ACT: Australian Capital Territory


Australian Capital Territory, Australia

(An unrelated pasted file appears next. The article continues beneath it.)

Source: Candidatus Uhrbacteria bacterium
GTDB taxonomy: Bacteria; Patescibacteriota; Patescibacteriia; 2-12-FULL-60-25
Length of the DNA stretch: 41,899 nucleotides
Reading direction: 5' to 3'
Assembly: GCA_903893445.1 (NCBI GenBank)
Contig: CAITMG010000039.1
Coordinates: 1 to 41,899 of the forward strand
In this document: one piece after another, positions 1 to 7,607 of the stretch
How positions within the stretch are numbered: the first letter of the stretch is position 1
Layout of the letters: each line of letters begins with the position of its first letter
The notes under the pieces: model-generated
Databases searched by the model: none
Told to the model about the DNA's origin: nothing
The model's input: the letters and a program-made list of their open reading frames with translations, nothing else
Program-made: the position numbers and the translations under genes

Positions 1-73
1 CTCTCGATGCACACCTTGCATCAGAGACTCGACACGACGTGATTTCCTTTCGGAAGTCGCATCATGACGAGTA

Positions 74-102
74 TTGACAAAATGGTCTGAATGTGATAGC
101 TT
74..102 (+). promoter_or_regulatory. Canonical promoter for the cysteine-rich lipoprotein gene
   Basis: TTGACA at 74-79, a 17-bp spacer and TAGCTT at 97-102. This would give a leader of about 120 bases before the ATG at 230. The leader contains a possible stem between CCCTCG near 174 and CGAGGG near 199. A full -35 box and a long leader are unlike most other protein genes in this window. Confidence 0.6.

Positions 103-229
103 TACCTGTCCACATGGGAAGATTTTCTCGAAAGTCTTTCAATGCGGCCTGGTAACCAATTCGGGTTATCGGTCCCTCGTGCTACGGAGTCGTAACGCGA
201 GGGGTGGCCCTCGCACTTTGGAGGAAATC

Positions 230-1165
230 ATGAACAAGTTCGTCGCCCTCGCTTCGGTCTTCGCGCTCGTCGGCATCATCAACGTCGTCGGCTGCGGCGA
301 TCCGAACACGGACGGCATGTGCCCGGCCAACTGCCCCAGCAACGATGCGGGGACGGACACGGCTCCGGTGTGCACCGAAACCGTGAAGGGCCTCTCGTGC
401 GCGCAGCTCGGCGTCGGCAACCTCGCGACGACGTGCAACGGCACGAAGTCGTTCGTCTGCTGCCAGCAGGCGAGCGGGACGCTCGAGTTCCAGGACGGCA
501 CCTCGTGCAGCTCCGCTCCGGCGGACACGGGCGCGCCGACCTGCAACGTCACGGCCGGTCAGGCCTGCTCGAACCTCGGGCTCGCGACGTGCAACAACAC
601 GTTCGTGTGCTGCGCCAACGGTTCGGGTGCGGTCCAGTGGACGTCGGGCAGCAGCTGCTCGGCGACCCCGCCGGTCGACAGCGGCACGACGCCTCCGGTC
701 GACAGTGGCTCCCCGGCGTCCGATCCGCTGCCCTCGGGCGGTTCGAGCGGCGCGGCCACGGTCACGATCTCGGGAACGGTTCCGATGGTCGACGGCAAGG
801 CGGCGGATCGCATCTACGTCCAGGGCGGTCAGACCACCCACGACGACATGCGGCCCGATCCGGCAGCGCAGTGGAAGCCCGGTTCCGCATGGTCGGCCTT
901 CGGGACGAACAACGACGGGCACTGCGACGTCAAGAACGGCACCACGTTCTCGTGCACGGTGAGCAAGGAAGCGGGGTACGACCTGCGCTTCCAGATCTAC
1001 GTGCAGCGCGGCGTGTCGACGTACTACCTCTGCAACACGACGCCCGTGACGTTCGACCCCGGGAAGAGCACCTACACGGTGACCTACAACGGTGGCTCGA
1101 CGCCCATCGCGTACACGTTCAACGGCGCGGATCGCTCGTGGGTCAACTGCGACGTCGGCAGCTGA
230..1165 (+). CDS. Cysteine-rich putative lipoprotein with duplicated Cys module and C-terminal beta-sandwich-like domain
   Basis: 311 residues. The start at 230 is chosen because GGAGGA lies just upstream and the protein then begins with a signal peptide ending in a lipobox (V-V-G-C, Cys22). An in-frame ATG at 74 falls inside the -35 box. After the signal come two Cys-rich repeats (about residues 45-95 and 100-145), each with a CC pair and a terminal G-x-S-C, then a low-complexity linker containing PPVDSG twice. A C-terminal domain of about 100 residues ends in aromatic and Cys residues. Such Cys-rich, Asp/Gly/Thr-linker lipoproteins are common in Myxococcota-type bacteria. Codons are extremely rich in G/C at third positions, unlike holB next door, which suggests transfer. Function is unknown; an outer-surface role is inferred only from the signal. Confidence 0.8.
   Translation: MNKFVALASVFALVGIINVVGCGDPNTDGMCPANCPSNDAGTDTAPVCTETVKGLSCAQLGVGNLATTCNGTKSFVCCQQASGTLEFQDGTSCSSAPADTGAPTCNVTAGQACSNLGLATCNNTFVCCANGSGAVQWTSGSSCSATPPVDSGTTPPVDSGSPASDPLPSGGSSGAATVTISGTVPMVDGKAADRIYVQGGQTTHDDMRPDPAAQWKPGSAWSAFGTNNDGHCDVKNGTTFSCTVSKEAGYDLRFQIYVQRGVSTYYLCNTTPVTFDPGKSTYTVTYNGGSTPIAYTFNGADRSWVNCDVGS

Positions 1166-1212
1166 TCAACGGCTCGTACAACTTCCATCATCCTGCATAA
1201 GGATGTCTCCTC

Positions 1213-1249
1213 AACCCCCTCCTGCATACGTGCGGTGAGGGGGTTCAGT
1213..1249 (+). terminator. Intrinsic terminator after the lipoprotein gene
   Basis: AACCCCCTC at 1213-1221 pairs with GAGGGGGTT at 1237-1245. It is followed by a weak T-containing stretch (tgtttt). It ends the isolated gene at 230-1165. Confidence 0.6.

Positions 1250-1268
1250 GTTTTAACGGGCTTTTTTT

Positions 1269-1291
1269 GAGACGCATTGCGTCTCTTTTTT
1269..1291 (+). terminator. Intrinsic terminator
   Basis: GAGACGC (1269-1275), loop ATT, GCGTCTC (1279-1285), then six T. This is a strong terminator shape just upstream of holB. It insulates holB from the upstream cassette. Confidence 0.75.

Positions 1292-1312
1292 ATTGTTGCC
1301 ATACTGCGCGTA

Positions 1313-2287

In the heartland of Australia, lies the Commonwealth of Australia within its smallest self-governing internal territory known as the “ACT” or “Australian Capital Territory” that is knicknamed the “Bush Capital” hosting a population of approximately 333,667 inhabitants. The ACT is similar in function and organization to the United State’s “District of Columbia”. The ACT is surrounded completely within New South Wales. It was created as a “National Territory” during the 19th century’s Federation conventions so that in 1901 land would be ceded freely from New South Wales to create the new Federal Government in completion by 1911. By 1913 Canberra was named the National Capital. The ACT is bounded by Naas Creek to the South, Cotter River watershed to the west, Molonglo River to the Northeast, and the Goulburn-Cooma railway to the East. The confines of the land consists mainly of countryside and agriculture as well as some National Park with its mountains and forests. There is a small area on the Beecroft Peninsula that grants the ACT a tiny coastline strip around the northern headland of Jervis Bay. Besides Canberra, the ACT has Naas, Uriarra, Tharwa, Hall, and Williamsdale. The internal self governing territory is not independent like the rest of the Australian states. Canberra hosts a eleced 17 member Legislative Assembly representing the ACT and the other states that enacts the laws even though it can be over-ruled by the Australian Governor-General. The ACT unlike the other territories does not have an administrator but rather the Governor General for the Territory. Its Federal Parliament is represented by four Federal members – two of which are of the House of Representatives, then the Division of Fraser and the Division of Canberra. The ACT operates departments/divisions of “Health”, “Planning and Land Authority”, “the Chief Minister’s Department”, Department of Disability, Housing, and Community Services; Department of Education and Training; Department of Justice and Commmunity Safety; the Department of Territory and Municipal Services”, and the Department of Treasury. The ACT is also one of Australia’s areas that experiences all four of the seasons with hot dry summers and cold winters. Canberra is also home to the 1840’s discovery of trilobites and brachiopods that once were the oldest fossils found in Australia and its oldest rocks dating to over 480 million years old. Surrounding the capital city of Canberra are three peaks – the Black Mountain, Red Hill, and Mount Ainslie which are held to have different spiritual values.



 



 



 



 


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